So we wrote you off in Week 1, spending the seven days writing about your unimpressive win, heart-breaking loss, or general inability to live up to the preseason hype. Oh, you bounced back in Week 2? Hello Tennessee, Oklahoma and Notre Dame. Sure, Tennessee had the only major challenge with a primetime game against Virginia Tech that saw them fall behind 14-0 before outscoring the Hokies 45-10 the rest of the way. While they still face an uphill battle when it comes to establishing an efficient passing attack, a 106-yard effort from QB Joshua Dobbs combined with a 99-yard effort from RB Jalen Hurd is more like the preseason expectations for that running game.

(Photo by Joe Robbins/Getty Images)

As for Oklahoma and Notre Dame, they took care of business as Oklahoma took care of Louisiana Monroe 59-17 and Notre Dame handled Nevada 39-10. Both teams are talented enough to bounce back from Week 1 disappointments and while neither had a marquee game to show it, a decisive win was a good start to the turnaround.

The point? Every year we write teams off due to Week 1 disappointments, but don’t sleep on Tennessee, Oklahoma and Notre Dame working back toward their lofty preseason expectations (see 2015 Stanford).

  1. Big 12 takes a hit

The defense-averse league did not enter 2016 with the best reputation and Week 2 was not kind toward the Big 12 reclaiming their piece of the national spotlight. Last week’s Oklahoma loss to Houston stung the conference as a whole and this week the rest of the expected top teams in the conference either lost or stumbled through unimpressive wins. Beyond Oklahoma State losing to Central Michigan, TCU lost a heartbreaker to Arkansas in double overtime while Texas Tech lost their 7-on-7 game against Arizona State 68-55. The other curious performance came out of Baylor who was held to only six first-half points against SMU before pulling away to win 40-13. Baylor’s offense is rarely tamed, so even a six-point half has to bring up concerns for the Bears. The bottom half of the conference did nothing to help matters as Iowa State was thrashed by Iowa 42-3 and Kansas was unable to put a winning streak together as they lost to Ohio 37-21. If you’re scoring at home, that’s MAC 2, Big 12 0.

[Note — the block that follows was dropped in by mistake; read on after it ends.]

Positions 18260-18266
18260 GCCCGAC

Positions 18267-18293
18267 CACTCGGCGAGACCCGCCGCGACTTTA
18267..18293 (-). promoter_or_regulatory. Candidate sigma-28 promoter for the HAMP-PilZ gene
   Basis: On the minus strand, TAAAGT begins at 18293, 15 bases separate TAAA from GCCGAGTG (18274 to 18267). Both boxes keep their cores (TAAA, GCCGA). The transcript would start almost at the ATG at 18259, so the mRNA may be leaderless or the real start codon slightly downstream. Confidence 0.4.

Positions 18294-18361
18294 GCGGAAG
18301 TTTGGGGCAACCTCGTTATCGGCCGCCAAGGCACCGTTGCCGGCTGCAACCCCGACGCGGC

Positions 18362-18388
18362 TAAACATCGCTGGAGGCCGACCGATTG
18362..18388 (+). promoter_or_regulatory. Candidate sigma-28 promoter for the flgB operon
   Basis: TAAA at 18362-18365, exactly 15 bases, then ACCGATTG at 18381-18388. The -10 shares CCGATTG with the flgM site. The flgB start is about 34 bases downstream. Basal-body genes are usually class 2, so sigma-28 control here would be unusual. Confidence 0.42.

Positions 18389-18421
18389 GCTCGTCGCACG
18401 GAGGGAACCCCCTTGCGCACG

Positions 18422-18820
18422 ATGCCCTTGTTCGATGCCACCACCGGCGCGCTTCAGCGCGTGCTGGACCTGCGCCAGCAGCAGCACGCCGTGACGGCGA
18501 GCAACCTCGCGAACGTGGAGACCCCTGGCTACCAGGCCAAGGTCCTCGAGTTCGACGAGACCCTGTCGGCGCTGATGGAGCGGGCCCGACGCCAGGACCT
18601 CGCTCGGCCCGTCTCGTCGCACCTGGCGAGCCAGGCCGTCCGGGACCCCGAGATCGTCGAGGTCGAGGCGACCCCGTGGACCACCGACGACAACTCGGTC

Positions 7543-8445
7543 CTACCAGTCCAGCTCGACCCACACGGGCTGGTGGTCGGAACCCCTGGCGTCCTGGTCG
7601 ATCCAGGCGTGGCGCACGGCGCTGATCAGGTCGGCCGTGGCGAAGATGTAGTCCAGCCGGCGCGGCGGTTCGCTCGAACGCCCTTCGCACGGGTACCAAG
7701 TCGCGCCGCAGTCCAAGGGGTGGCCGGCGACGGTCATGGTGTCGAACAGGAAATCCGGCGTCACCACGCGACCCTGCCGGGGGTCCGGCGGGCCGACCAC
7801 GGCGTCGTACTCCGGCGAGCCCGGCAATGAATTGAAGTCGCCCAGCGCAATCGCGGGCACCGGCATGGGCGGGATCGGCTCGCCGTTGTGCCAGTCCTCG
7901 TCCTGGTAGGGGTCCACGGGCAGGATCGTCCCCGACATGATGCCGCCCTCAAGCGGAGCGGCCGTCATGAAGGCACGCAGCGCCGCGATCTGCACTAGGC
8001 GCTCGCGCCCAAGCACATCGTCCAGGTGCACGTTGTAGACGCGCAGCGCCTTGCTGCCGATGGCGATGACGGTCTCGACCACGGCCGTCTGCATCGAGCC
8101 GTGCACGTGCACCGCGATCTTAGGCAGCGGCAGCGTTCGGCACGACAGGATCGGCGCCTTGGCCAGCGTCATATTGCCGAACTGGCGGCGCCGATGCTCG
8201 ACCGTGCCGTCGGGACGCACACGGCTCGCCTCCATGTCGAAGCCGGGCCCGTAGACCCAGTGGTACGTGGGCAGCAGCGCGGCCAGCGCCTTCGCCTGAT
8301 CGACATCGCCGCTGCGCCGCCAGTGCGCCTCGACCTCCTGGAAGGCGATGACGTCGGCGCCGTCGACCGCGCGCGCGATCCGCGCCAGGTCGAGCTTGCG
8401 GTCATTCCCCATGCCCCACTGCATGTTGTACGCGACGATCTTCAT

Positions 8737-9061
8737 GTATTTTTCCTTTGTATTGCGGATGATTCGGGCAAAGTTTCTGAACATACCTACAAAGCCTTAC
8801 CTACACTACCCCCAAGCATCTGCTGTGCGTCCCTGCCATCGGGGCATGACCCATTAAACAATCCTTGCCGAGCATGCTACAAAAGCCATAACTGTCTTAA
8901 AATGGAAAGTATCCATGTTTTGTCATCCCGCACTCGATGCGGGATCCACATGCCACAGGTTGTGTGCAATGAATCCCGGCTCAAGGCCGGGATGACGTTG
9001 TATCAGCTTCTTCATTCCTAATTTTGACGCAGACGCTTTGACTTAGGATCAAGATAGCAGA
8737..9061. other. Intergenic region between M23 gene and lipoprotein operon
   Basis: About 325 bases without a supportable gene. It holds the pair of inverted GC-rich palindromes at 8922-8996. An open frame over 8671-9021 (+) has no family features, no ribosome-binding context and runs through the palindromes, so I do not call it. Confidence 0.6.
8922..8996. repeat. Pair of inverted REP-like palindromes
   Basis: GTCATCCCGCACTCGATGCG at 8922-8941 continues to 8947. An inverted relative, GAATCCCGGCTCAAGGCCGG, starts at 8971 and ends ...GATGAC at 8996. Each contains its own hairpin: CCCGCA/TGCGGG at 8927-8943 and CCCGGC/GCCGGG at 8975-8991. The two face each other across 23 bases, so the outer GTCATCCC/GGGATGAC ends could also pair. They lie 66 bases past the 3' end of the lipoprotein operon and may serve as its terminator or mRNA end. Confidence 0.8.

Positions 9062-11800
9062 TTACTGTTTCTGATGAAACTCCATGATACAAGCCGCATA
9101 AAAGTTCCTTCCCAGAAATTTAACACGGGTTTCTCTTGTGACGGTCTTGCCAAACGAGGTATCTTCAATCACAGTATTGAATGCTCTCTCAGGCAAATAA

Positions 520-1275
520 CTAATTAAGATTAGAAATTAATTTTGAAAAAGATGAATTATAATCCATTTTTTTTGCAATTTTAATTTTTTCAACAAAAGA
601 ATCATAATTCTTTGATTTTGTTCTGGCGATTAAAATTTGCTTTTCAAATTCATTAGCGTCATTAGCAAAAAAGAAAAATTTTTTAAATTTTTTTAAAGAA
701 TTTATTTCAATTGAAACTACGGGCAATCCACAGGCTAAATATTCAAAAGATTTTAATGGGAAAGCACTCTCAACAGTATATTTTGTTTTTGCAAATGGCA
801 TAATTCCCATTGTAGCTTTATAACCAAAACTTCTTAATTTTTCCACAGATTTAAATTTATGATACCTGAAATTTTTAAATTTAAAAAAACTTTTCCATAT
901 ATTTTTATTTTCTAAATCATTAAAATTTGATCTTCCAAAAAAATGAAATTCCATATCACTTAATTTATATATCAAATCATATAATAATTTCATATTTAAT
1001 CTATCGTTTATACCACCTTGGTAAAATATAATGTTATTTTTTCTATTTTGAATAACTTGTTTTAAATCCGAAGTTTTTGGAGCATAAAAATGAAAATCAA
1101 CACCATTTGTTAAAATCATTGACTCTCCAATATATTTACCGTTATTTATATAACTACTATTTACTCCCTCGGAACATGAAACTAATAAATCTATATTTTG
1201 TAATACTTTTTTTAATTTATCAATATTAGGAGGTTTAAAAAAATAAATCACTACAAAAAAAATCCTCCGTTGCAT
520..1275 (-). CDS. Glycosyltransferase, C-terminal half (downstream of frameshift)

On the bright side, Texas put together another strong outing with a 41-7 win against Louisiana Monroe, but that is not enough to salvage a rough day for the Big 12.

  1. Lamar Jackson continues dominance

If last week was a coming out party for Lamar Jackson, this week was the definitive statement that he belongs. We used the caveat that last week’s gaudy numbers came against Charlotte, and while this week’s opponent – Syracuse – is not one of the nation’s top defenses, Jackson’s production cannot be denied. He’s combined for 13 touchdowns – seven through the air and six on the ground – on only 116 snaps, and Jackson’s ability to keep the ball on Louisville’s zone read has led to 233 yards on 24 carries on designed runs while he’s tacked on 102 on six scrambles. While the running is impressive, it’s the improvement in the passing game that makes Jackson one of the nation’s most dangerous players, and don’t be fooled by the 59.7 percent completion percentage, his adjusted completion percentage of 76.7 percent is a cleaner number due his nine dropped passes and that run/pass efficiency is what makes Jackson a true Heisman contender. Next week against Florida State will be his first big test.